SHARE
COPY LINK

HEALTH

Coronavirus death toll in France passes 7,500 as rate of intensive care admissions slows

The number of victims of the coronavirus epidemic in France has risen to 7,560, French health chiefs announced on Saturday, after hospitals and elderly care homes reported hundreds more fatalities. On a more positive note the rate of patients being admitted to intensive care units continued to slow.

Coronavirus death toll in France passes 7,500 as rate of intensive care admissions slows
Medical staff prepares for the arrival by helicopter of patients infected with COVID-19 at the Nimes air base, south of France, on April 4, 2020. AFP

The death toll includes a further 441 deaths reported in French hospitals in the last 24 hours – less than the record 588 reported on Friday, as well as several hundred more in France's elderly care homes known as Ehpads.

On Saturday evening French health chief Jérôme Salomon announced that the death toll in nursing homes had risen to 2,028. That number had risen from 1,416 on Friday after additional reports from Ehpad homes across the country. 

With 5,532 deaths in hospitals and 2,028 in care homes for the elderly, the overall death toll in France increased by around 1,000 since Friday's reported total.

On Saturday there were 28,143 patients being treated for coronavirus in hospitals across France.

The one positive note was the indication that the number of patients being admitted to intensive care units in French hospitals was slowing.

With 6,838 patients in a serious condition France has never had so many patients in intensive care, said Salomon but he confirmed the numbers were rising by less each day.

The number of patients in intensive care increased by 176 on Saturday, compared to 263 on Friday, 382 on Thursday and 452 on Wednesday.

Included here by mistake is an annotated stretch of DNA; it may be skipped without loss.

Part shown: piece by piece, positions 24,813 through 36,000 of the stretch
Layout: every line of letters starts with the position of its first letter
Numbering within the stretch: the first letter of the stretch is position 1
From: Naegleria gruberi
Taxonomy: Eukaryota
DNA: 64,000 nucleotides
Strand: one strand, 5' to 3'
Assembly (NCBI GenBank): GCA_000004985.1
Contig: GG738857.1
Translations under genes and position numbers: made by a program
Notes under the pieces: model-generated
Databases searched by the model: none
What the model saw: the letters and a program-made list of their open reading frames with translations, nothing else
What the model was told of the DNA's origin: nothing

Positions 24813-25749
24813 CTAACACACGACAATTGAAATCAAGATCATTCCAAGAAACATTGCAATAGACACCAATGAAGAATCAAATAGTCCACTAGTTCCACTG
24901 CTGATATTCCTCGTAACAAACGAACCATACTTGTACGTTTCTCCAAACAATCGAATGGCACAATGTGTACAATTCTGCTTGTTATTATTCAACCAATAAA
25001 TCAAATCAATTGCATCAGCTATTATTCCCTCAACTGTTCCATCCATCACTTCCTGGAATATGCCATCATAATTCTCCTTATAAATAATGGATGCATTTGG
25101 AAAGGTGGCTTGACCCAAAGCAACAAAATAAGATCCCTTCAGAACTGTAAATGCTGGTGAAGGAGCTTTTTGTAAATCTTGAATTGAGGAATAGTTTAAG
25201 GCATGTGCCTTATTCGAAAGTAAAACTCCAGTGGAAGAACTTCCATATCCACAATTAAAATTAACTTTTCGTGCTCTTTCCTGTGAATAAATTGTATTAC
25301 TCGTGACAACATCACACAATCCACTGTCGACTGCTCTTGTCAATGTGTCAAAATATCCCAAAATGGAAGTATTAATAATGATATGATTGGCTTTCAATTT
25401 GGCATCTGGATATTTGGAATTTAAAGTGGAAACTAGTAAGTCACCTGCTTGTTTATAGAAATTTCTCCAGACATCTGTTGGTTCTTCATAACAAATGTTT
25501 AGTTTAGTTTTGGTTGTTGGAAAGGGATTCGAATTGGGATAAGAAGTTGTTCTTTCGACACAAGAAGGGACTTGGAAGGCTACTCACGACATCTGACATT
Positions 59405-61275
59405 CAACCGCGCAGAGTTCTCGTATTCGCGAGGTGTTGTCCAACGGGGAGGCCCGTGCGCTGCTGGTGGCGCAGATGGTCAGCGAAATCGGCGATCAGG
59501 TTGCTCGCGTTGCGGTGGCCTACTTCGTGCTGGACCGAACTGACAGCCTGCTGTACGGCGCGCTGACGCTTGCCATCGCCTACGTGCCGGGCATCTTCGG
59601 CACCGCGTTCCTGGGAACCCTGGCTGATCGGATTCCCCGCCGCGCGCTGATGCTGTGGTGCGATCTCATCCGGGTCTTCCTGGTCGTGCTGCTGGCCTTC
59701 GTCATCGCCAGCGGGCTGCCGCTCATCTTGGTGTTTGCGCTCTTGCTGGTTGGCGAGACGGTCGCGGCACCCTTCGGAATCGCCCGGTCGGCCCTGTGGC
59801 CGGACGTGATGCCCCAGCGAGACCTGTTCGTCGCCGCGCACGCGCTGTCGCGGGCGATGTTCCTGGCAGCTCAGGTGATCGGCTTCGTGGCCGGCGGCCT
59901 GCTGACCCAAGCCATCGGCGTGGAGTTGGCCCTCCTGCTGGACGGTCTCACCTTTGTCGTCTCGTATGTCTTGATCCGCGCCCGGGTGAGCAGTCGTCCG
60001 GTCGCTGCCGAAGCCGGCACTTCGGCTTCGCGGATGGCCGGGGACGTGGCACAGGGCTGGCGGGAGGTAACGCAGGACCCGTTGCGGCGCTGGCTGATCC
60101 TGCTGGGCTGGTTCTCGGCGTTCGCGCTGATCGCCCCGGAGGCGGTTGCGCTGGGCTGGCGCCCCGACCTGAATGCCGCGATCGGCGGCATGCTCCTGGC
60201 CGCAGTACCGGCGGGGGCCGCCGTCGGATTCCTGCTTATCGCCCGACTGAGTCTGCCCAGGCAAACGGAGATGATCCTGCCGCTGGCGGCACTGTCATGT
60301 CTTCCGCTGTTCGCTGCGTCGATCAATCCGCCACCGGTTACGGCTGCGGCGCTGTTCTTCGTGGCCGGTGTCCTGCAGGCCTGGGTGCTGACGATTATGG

Some 105 intensive care patients were under the age of 30.

'Stay at home to save lives'

One of the regions which has been hit hard by the epidemic is the greater Paris region of Île-de-France.

Antoine Vieillard-Baron, head of intensive care at the Ambroise-Paré hospital in Paris told BFM TV that the region had seen fewer admissions to intensive care units in the last 24 hours than in previous days.

The regional health authority said the number had risen by 3 percent compared to over 10 percent in recent days.

Some 15,000 patients had also returned home from hospitals across France after recovering from the virus.

Despite the apparent slowing of the rate of intensive care admissions – a key indicator of the progression of the virus according to French health chiefs – Salomon called for “prudence”.

He stressed that the numbers were still rising, albeit at a slower rate. There were signs of hope from neighbouring Italy on Saturday when health chiefs reported that for the first time the number of patients in intensive care actually dropped since the beginning the epidemic.

Salomon said that “now is not the time to let our guard down”.

“I tell you this evening: Stay at home to save lives.”

The health chief added that “France was now entering a period whereby we can assess the impact of confinement.”